663. The power of the great (XVIII)
Heroism is hard to fake—even if you swap the lead character in a film out for a woman the heroic characteristics stay constant; the result is uncanny valley, but the heroism is intact. Hence I tend to shrivel when people protest that they never watch “capeshit’; partly because I doubt anyone who puts it that way reads Horace instead of watching The Avengers V: Return of the Turbotron, partly because that is braggadocio and some white nationalist virtue-signal, and partly because Marvel movies genuinely instantiate the heroic in modernity.
Imagery is pagan and the images escape any narrative (with its ideological assumptions), so that if you watch Dirty Harry you will find that Harry is a “reasonable progressive”—what makes the films “fascistic” is not the script or the dialogue, the imagery speaks for itself and cancels the liberal sentiments imposed on the characters; and this is true even in most politically orthodox films, such as Avatar—violent action is hierarchical by nature, you can have the violence enacted to “save Mother Nature from corporate exploitation” but when they kick ass they kick ass.
However, all mass culture is bad and it is bad because it is mass culture, even if it has redemptive elements. The receptive view above is culled from Bowden and Paglia; but, certainly from Bowden, it is really a nationalist point—and nationalism is democratic. “Look, we can still mobilise the masses ‘our way’ through film’s ‘implicit fascism’; we just need to align the script and the image and we’ll be on the right track—at the moment the script makes the image serve leftist aims.” This is paganism seen from modernity, where paganism is not a religion but just “the use of imagery as a primary mode of religious expression”—yet there is a spiritual reality to religion. So when Paglia says “American cinema is a new Paganism: lush, verdant, and with a crisp sexuality like chilled Perrier” (or whatever she said in the 1980s) I can only take that metaphorically—actual paganism is not a Marilyn Monroe flick.
Fiction is new; and fiction is the colonisation of minds with other people’s images. Even in Pride and Prejudice, when printing had been established for hundreds of years, the main recreational reading matter is…sermons; and most people could not read at all. For most of history, people relied on their own imaginations, religion, natural beauty, and occasional plays—and that was it.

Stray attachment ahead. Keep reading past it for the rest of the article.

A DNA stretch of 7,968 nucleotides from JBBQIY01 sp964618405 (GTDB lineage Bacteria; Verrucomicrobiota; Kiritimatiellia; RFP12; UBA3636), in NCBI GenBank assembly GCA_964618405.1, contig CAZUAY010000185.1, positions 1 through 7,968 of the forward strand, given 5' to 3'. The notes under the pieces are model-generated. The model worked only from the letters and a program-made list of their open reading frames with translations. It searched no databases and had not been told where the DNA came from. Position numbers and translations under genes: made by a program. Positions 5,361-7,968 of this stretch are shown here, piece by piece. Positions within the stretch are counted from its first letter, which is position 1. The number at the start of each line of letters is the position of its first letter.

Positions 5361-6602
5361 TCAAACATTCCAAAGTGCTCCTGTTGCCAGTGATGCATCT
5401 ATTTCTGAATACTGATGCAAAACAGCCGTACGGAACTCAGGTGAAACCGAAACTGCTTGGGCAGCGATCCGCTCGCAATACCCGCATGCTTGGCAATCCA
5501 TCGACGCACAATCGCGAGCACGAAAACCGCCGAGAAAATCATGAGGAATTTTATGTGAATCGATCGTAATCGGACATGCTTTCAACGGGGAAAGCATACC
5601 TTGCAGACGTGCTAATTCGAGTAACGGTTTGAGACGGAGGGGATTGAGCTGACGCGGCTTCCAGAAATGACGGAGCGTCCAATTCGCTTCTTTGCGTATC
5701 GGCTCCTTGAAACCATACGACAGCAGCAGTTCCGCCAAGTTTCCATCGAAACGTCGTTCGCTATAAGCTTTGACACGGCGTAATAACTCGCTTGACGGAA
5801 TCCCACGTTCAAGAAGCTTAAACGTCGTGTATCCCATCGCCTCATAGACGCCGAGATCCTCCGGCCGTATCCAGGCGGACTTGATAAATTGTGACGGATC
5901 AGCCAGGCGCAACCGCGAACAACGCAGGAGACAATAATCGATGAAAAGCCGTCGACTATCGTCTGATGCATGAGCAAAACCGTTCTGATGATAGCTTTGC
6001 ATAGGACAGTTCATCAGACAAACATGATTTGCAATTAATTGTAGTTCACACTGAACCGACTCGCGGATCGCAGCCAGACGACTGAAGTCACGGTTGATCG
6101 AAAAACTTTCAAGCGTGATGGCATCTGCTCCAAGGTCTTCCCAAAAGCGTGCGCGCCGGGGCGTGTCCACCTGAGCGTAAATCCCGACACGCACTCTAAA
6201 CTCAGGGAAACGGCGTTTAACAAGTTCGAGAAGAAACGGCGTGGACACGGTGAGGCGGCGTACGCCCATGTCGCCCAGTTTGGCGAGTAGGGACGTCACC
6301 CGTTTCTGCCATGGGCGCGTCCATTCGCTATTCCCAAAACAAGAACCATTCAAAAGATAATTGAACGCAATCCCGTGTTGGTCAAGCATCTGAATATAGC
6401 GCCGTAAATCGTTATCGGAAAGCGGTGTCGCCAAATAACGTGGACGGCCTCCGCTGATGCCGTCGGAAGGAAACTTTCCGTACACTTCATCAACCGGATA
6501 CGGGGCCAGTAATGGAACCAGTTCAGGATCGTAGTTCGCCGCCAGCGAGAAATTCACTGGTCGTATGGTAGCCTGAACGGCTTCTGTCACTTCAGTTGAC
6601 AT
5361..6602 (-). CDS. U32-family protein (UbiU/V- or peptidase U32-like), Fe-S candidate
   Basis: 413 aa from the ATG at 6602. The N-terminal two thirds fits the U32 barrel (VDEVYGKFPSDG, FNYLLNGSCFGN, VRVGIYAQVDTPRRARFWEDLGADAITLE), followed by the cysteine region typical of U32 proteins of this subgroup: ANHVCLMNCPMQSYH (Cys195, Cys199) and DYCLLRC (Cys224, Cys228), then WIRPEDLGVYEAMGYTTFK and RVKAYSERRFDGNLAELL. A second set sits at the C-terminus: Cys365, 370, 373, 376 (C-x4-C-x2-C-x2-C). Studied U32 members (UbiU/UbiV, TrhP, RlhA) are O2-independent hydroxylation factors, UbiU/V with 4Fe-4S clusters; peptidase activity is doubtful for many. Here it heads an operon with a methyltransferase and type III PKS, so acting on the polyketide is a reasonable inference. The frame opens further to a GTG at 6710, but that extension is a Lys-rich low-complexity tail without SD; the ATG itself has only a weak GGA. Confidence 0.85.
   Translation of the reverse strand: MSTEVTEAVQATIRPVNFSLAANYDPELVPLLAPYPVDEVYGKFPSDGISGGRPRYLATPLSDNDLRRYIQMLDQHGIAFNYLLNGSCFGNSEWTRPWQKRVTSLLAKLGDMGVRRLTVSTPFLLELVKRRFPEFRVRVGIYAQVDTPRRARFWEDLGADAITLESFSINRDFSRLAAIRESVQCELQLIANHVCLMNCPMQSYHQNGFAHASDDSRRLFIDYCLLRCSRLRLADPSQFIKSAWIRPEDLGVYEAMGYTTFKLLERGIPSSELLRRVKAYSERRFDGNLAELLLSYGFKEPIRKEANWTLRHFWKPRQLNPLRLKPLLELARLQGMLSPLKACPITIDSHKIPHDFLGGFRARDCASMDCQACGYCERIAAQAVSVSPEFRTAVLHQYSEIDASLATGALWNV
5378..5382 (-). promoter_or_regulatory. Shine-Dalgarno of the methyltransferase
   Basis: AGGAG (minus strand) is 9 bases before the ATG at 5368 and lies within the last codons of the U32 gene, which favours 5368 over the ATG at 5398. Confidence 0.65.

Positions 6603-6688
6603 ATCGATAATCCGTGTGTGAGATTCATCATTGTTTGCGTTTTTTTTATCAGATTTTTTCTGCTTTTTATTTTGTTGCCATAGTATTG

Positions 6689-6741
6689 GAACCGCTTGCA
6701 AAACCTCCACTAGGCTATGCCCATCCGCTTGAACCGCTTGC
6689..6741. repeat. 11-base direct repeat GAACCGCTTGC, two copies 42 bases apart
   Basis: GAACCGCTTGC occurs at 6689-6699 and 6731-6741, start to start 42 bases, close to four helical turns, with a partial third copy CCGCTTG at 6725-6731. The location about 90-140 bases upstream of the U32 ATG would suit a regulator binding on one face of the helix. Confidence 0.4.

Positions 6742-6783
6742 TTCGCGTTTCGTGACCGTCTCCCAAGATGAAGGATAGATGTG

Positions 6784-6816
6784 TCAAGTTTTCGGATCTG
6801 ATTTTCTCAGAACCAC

It is only in the mid-19th century you have this explosion in the novel; and the novel is different from plays because it is a private world you enter alone—as with the cinema and Netflix, where you quietly absorb someone else’s imagination. A theatrical performance is always a collective event with prospective boos and hisses from the audience—unthinkable in a cinema; and plays were religious ceremonies in ancient Greece—the theatre has a sacred aspect. Now we are deluged with privatised images on an industrial scale, mainly from debased imaginations who are on the look out for a quick buck or narcissistic notoriety and achieve it through sex and sensation—and nothing is more sensational than perversion.
Hence mass culture itself represents the real problem—and the left has no answer to that except “issues films” about “the struggle of the peasant-worker in Bolivia”, films that nobody, especially the peasant-worker, wants to watch; except as a secular penance. Contemporary mass culture is, as the Germans used to say, schund. It is like Coke; just bad for you, whether it has been “contaminated” with progressive themes about race and sex is neither here nor there—“There is poison in my poison”. People find it hard to peel away from mass culture because they are usually nagged about it “why don’t you read the Bible, not watch that filth” “why don’t you go outside”—yeah, yeah whatever. Nobody likes to be nagged, and the mistake is to impose your “positive vision”—to say “it’s poison”, however, constitutes common sense.